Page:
Michael Moore in Fahrenheit 11/9

FAHRENHEIT 11/9

“Was it all just a dream?” Those were the first words uttered by an off-screen Michael Moore in his 2004 documentary Fahrenheit 9/11, Moore's incensed indictment of George W. Bush's first years in office (and, because it's Moore, a bunch of other things, too). Those same words, not at all coincidentally, open Moore's new Fahrenheit 11/9, the numerically swapped title a reference to the day in 2016 that Donald J. Trump was officially named our nation's president. The difference between those identically worded openers, though, lies in the timbre of Moore's voice. In 9/11, he was recognizably sardonic and faux ingenuous, following the question with snarky references to Ben Affleck and Robert De Niro. In 11/9, however, “Was it all just a dream?” sounds like the lament of a truly sad, incredulous man – one who can't believe that, 14 years later, he's forced to ask the same damned question again, and likely to ever-less-receptive ears.

As Moore will go on to demonstrate in Fahrenheit 11/9, he hasn't completely lost his fire, and the lengthy screen time the documentarian and devoted muckraker devotes to the horrific water pollution in his home city of Flint, Michigan, features some of his most outraged, angriest work to date. Yet if you've followed Moore's career, in all manner of media, over the nearly three decades since 1989's Roger & Me, it's hard not to sense a decreased vehemence, a profound sense of loss, in its creator's tone, which might account for the movie's frequently hit-or-miss quality. Without question, Moore wants his Fahrenheit 11/9 audiences to exit his latest film wanting to take action, specifically at the ballot box. But while I frequently found his film worthy and essential – and, not for nothing, quite entertaining – I left feeling that Moore was so pissed about so many different aspects of American life that, for the first time, he wasn't making a movie out of righteousness so much as exhaustion. It's like the cinematic equivalent of the waning minutes in one of those heedless, hours-long fights you have with a loved one: You keep fighting, but you really just want to sleep.

Surprisingly, in Moore's scattershot offering, its least effective material concerns Trump. Maybe this shouldn't be all that surprising, considering that late-night hosts including Stephen Colbert, Seth Meyers, Samantha Bee, and others have easily beat Fahrenheit 11/9 to the punch, having pretty much made criticism of Trump their full-time jobs. Moore gives us a replay of Election Night 2016 (complete with the inevitable wails of I Pagliacci's “Vesti Le Giubba” on the soundtrack), along with familiar footage of the Trump family's doleful post-election faces, the president's hounding of news media at his rallies, and a visual and aural montage of Trump's unseemly obsession with daughter Ivanka. None of this is new. After more than two years, how could it be?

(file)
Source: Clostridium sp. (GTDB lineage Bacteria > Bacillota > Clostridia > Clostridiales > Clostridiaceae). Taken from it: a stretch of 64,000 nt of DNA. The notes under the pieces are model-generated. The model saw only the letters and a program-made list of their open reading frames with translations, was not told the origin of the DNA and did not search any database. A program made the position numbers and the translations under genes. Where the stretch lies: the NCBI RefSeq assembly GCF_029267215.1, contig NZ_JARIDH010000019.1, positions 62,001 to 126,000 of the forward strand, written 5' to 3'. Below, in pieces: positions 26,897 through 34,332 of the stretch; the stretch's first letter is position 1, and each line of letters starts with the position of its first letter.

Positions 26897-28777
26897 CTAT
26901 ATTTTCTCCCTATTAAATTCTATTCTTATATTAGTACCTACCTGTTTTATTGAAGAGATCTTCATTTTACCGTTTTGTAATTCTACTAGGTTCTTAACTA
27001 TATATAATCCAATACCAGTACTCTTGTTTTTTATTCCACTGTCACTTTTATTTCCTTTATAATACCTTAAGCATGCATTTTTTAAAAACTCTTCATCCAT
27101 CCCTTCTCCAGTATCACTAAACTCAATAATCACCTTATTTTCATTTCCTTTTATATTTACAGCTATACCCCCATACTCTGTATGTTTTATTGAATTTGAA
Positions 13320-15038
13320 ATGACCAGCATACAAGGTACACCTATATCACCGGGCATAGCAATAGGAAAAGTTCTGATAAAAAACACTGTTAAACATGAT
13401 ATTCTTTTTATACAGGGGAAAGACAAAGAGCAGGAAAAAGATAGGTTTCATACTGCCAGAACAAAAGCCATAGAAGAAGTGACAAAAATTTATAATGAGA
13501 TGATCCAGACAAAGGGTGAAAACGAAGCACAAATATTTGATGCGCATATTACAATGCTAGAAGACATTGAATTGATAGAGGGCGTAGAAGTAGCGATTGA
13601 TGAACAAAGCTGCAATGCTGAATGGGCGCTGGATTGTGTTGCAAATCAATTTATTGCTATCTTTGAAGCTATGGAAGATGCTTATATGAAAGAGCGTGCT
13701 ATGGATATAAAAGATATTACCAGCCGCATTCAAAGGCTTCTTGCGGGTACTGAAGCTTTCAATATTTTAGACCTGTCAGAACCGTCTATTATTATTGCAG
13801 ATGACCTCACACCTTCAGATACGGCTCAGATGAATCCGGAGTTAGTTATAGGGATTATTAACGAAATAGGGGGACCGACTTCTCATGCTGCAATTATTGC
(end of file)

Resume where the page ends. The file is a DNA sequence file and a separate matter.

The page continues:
We also get the obligatory comparison to Hitler, which Moore undermines with a truly unwise comedic gambit that finds Trump-rally declarations delivered over footage of Hitler shouting at one of his Nuremberg rallies. Moore's points about Hitler's nationalism eerily foreshadowing America's present nationalism – along with the incipient threat of despotism – are lucidly made and, I think, valid. But it may be currently impossible to analyze Trump and his rise to power in any way, especially comedically, that would make a lick of difference to either his detractors or his supporters. So despite Trump being the purported focus, and the film's very title being Trump-centric, Moore does the smartest thing he conceivably could do under the circumstances, even if it means his latest release will be seen as something of a mess: He moves on.

David Hogg and Michael Moore in Fahrenheit 11/9

Principally, and most memorably, he moves on to Flint, going into wrenching detail about how the city's source of drinking water was swapped from Lake Huron and the Detroit River to the polluted Flint River – a decision that Moore convincingly demonstrates was politically motivated. Moore doesn't exactly shy away from his critique of Trump here, with Governor Rick Snyder's cronyism deemed a political precursor to the actions of our current president. But what makes the material on Flint freshly devastating is its focus. Moore conducts heartbreaking interviews with those affected by the lead-filled water and endures endless runaround from political appointees and spokespeople, and it's inconceivable that anyone watching this segment of the film could fail to be emotionally affected. It's also hard to imagine viewers not wishing that Moore had made an entire movie solely about Flint and its people rather than the liberal-talking-point grab bag we're instead given. Plenty of fascinating subjects are addressed in the film: the modern-day lunacy of the Electoral College; the political machinations that led to Bernie Sanders' primary defeat; the specious argument that America is a predominantly leftist country. Yet despite boasting a couple of Moore's now-tired comic provocations – namely, his attempt to make a citizen's arrest of Snyder and his hosing of the governor's lawn with polluted water – the Flint material is the only part of the movie that actively boils the blood … at least before we get to the reminders of then-President Obama performing Flint River-related publicity stunts that he insists aren't publicity stunts. (Watch the footage. They so are.)